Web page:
No, Iran has not started attacking Tel Aviv

No, Iran is not attacking Tel Aviv
No, Iran is not attacking Tel Aviv Copyright Euronews
Copyright Euronews
By James Thomas
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A miscaptioned video has been doing the rounds on social media, allegedly showing an Iranian missile strike on Tel Aviv, and was even promoted as legitimate by X's new AI chatbot. The Cube investigates.


A misleading video is circulating online, allegedly showing a barrage of Iranian strikes on the Israeli city of Tel Aviv earlier in April, which has supposedly gone up in flames.

But not everything is as it seems.

The video is usually accompanied by some sort of caption describing intense missile strikes that have caused widespread destruction.

"The fires of hell are burning", one such post says.

This post on X is misleading
This post on X is misleadingEuronews

It was shared in this context just after Israel attacked the Iranian embassy in Damascus, Syria on 1 April, killing various Iranian officials.

The story was even promoted on X’s main feed with the headline: Iran Strikes Tel Aviv with Heavy Missiles. However, the story was false.

The video actually shows a missile strike by Ukraine against the Russian-occupied city of Sevastopol in Crimea in March of this year.

The Cube checked this through a reverse image search, which confirmed that the video was first shared online in the context of a Ukrainian attack last month.

News outlets across the world reported on the video as such, some attributing it to official Ukrainian sources.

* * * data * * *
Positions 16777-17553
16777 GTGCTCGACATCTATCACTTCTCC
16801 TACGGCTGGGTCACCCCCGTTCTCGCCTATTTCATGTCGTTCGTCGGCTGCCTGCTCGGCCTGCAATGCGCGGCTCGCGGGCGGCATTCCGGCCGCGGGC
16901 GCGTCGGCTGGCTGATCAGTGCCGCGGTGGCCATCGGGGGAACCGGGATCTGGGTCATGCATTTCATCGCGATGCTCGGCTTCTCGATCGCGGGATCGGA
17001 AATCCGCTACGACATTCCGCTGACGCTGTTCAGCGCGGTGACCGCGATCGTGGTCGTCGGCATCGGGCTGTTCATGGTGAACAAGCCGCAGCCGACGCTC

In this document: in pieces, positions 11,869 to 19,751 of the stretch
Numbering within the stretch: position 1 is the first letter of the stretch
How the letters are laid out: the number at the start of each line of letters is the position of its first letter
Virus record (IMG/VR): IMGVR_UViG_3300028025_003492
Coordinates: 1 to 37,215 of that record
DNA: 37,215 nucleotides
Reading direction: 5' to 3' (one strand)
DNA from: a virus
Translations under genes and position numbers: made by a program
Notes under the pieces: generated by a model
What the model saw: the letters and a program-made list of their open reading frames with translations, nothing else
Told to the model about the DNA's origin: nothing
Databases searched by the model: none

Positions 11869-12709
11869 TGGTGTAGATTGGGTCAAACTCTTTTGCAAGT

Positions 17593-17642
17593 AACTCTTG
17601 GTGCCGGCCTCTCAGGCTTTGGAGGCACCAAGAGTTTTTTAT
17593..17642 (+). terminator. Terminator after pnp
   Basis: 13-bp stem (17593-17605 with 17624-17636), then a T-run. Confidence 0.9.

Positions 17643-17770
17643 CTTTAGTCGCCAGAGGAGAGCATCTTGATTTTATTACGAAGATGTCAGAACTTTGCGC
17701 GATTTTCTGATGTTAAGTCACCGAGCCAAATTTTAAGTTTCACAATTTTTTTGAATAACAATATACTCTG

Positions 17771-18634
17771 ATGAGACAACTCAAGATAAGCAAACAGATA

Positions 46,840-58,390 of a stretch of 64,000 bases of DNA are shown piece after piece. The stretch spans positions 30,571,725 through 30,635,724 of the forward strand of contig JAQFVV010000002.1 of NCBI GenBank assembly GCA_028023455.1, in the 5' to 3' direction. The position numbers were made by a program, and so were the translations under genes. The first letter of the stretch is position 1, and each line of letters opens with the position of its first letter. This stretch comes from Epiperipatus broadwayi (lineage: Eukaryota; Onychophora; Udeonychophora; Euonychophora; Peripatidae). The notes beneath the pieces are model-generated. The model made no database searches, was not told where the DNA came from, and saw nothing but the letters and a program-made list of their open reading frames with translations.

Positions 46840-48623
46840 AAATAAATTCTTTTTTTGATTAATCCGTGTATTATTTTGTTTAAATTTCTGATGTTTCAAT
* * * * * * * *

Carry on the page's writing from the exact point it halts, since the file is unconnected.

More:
The Ukrainian military said that it had hit two Russian warships in the Black Sea as part of the strikes.

Fake news promoted by X’s new AI chatbot

Other fact-checkers have been quick to denounce X’s role in promoting the story.

They found that the fake headline that appeared on X’s trending feed was apparently generated by its official AI chatbot, Grok.

They explained that Twitter, as the platform used to be called, had a team of human editors that would curate news and put trends in context as they emerged.

However, Elon Musk axed the written context and the human team when he took over the company in 2022.

The context given to trending topics on the explore page is now set to make a return, only it’s now written by Grok, rather than human editors, according to fact-checkers.

They said it appeared that X’s algorithm noticed a potential trend as it noticed more and more accounts sharing the misleading video.

Grok then supposedly devised a few lines of context to accompany the story, based on the posts, along with the fake headline.

It’s worth highlighting that X has specified that Grok is a work in progress and can make mistakes, but such an error can have serious consequences and shows the dangers of relying too much on artificial intelligence.

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